Fig. 2.

Estimated species richness, randomized over 50 iterations with EstimateS (20), as a function of the number of individuals captured. The asymptote value of 43 species is achieved after about 16,000 individuals.

Our estimate of 43 electric fish species in Amazon channels exceeds that from another major Neotropical river, the Orinoco, for which the same deep-water sampling methods were used and in which 28 species were identified (11). Twenty-two electric fish species were identified from multiple gear (including trawl) samples from the Amazonian Napo and Aguarico rivers of Eastern Ecuador (21); collections in the Negro River also made with multiple gears identified 35 species of electric fishes (22); and 31 electric fish species were collected with seine nets in the marginal habitats of Catalão island, at the confluence of the Amazon and Negro rivers (23). Twenty-two of the Catalão species were also found in our deep-water collections. We believe that the comparatively high species diversity we identified in the channels of the Amazon and its tributaries reflects both our intensive sampling effort and the unusually high richness of the region. It will be instructive to apply a comparable sampling effort to additional rivers to assess the extent to which the Amazon may be a “hot spot” for electric fish diversity (24).

To test whether tributaries enrich local mainstem electric fish diversity, we calculated Coleman rarefaction estimates of species richness on a site-by-site basis (16, 20). This rarefaction procedure allowed us to control for differences among stations in sampling effort and abundance (Table 1). In our calculations, when comparing stations within each site (e.g., upstream of Içá, Içá, and downstream of Içá) we used the lowest observed abundance among the three stations as the basis for estimating and comparing species richness between stations.

Table 1.

Sample of electric fishes collected across the 39 collection stations.

Station n trawls n individuals n species Coleman estimate
Upstream of Içá 49 316 14 14
Içá 49 479 26 23
Downstream of Içá 41 462 21 19
Upstream of Jutaí 34 305 15 11
Jutaí 45 1737 28 15
Downstream of Jutaí 32 103 18 18
Upstream of Juruá 22 17 8 8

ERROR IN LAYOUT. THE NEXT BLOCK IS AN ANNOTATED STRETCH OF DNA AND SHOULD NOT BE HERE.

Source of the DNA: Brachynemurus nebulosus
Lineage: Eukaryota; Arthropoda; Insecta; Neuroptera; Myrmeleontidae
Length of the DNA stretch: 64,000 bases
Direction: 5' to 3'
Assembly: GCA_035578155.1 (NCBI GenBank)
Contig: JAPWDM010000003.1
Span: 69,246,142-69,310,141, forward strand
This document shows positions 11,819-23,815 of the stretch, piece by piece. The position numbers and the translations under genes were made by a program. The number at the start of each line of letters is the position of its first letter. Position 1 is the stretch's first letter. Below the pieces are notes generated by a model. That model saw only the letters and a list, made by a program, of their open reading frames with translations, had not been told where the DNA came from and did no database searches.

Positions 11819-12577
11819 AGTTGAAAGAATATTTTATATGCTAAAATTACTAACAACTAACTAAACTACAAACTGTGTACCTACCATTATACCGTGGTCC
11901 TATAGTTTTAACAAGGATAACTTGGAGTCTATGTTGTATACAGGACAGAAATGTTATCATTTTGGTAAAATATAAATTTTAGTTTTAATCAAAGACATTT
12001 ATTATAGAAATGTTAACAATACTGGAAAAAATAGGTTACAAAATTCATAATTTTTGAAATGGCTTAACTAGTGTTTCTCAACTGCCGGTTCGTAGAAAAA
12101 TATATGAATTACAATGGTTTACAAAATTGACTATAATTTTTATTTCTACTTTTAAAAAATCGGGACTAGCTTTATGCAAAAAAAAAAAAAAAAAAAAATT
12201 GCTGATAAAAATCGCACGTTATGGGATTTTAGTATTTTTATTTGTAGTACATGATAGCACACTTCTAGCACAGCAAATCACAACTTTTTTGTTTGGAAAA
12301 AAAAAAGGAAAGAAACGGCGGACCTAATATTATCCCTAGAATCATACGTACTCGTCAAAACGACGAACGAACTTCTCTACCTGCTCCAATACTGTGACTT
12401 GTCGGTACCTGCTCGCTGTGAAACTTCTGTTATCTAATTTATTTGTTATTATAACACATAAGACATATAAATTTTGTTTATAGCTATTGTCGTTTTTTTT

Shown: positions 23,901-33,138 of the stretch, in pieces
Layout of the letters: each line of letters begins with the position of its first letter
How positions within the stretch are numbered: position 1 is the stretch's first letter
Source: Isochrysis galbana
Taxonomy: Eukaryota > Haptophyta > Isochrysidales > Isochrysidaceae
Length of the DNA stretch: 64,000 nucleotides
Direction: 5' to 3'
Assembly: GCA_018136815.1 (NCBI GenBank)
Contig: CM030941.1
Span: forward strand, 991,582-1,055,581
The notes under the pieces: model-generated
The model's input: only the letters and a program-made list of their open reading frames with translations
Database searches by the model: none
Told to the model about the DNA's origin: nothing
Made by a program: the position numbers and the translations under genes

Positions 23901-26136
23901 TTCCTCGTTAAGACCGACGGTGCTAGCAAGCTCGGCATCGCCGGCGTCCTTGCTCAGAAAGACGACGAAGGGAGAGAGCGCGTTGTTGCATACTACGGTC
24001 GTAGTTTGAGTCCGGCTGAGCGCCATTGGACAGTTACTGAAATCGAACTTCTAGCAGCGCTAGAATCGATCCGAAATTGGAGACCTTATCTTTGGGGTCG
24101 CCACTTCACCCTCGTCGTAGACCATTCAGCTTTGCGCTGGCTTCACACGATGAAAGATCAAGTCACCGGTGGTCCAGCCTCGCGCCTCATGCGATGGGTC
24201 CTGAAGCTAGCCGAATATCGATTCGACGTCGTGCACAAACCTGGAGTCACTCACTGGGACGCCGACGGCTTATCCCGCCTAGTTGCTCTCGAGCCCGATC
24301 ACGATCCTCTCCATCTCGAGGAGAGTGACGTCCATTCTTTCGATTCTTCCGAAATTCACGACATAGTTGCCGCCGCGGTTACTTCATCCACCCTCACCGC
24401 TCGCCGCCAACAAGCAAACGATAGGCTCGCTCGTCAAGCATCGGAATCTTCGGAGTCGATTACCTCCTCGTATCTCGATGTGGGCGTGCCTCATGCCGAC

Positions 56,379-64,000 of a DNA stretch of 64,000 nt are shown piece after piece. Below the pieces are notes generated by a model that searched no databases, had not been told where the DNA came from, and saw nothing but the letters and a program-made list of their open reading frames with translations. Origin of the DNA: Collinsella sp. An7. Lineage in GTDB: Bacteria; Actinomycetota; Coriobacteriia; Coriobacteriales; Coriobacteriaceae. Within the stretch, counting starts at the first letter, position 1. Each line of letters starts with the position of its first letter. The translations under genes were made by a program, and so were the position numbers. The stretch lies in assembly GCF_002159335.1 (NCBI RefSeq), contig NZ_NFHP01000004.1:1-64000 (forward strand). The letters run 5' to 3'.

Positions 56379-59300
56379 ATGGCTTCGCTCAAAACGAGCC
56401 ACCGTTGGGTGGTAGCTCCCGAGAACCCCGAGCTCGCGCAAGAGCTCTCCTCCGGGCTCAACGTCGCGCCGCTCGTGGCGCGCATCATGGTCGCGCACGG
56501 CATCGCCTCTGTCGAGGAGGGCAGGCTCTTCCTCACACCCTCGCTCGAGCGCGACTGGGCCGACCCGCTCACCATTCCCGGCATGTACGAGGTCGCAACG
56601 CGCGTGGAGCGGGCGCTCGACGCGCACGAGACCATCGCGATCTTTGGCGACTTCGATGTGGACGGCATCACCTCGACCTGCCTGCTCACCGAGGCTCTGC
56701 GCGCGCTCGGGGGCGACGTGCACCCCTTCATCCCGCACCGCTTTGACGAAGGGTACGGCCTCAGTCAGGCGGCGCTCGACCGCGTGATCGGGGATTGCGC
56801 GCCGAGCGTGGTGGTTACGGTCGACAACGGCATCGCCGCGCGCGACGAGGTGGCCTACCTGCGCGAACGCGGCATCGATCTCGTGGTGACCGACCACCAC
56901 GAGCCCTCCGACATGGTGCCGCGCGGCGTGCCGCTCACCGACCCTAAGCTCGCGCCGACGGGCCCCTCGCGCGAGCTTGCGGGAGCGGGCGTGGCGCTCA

Juruá 32 1938 31 13
Downstream of Juruá 25 62 15 8
Upstream of Japurá 9 18 9 9
Japurá 23 1884 25 16
Downstream of Japurá 42 2203 30 11
Upstream of Coari 4 27 5 5
Coari 5 1232 11 7
Downstream of Coari 5 21 7 7
Upstream of Purus 19 231 10 10
Purus 27 2532 31 23
Downstream of Purus 13 808 19 16
Upstream of Manacapuru 5 32 5 5
Manacapuru 5 147 14 8
Downstream of Manacapuru 5 93 9 6
Upstream of Negro 17 746 26 23
Negro 58 3957 34 26
Downstream of Negro 46 497 24 24
Upstream of Madeira 60 1225 29 29
Madeira 63 4806 31 24
Downstream of Madeira 40 1457 31 30
Upstream of Trombetas 34 2761 29 19
Trombetas 67 3937 32 20
Downstream of Trombetas 27 188 16 16
Upstream of Tapajós 37 1087 24 16
Tapajós 38 166 5 5
Downstream of Tapajós 68 919 28 20
Upstream of Xingu 40 669 27 25
Xingu 51 553 25 24
Downstream of Xingu 19 392 21 21
Upstream of Tocantins 14 184 14 10
Tocantins 29 253 13 12
Downstream of Tocantins 3 41 12 12

We identified a significant positive effect of tributaries on Amazon mainstem species richness, in two respects. First, we found that sample stations downstream of each tributary contained more species than did their respective upstream stations (10 of 12 pairwise comparisons, tie at Juruá excluded, one-tail binomial test, P = 0.019; Fig. 3). This pattern occurred in spite of a similar sampling effort at upstream and downstream stations, both in the number of trawl tows (344 at upstream stations compared with 366 at downstream stations) and in the number of individuals captured (7618 at upstream stations compared with 7246 at downstream stations) (Table 1).

Fig. 3.

Pairwise comparison of mainstem electric fish species richness upstream and downstream of 13 tributary confluences. Species richness estimates were calculated with the Coleman rarefaction method (16, 20) (Table 1). Stations downstream of tributaries tended to contain more species than did their respective upstream stations.

Second, we found that species richness within tributaries exceeded that within their adjacent upstream mainstem stations (10 of 13 pairwise comparisons, one-tail binomial test, P = 0.046) but was comparable between tributaries and their adjacent downstream mainstem stations (P > 0.05). An analysis of species composition across sampling stations further illustrates the contribution of tributaries to the mainstem fish fauna. We found that downstream mainstem stations tend to share more species with their adjacent tributaries than with their corresponding upstream mainstem stations (table S2, compare first and second columns, 10 of 13 pairwise comparisons, one-tail binomial test, P = 0.046).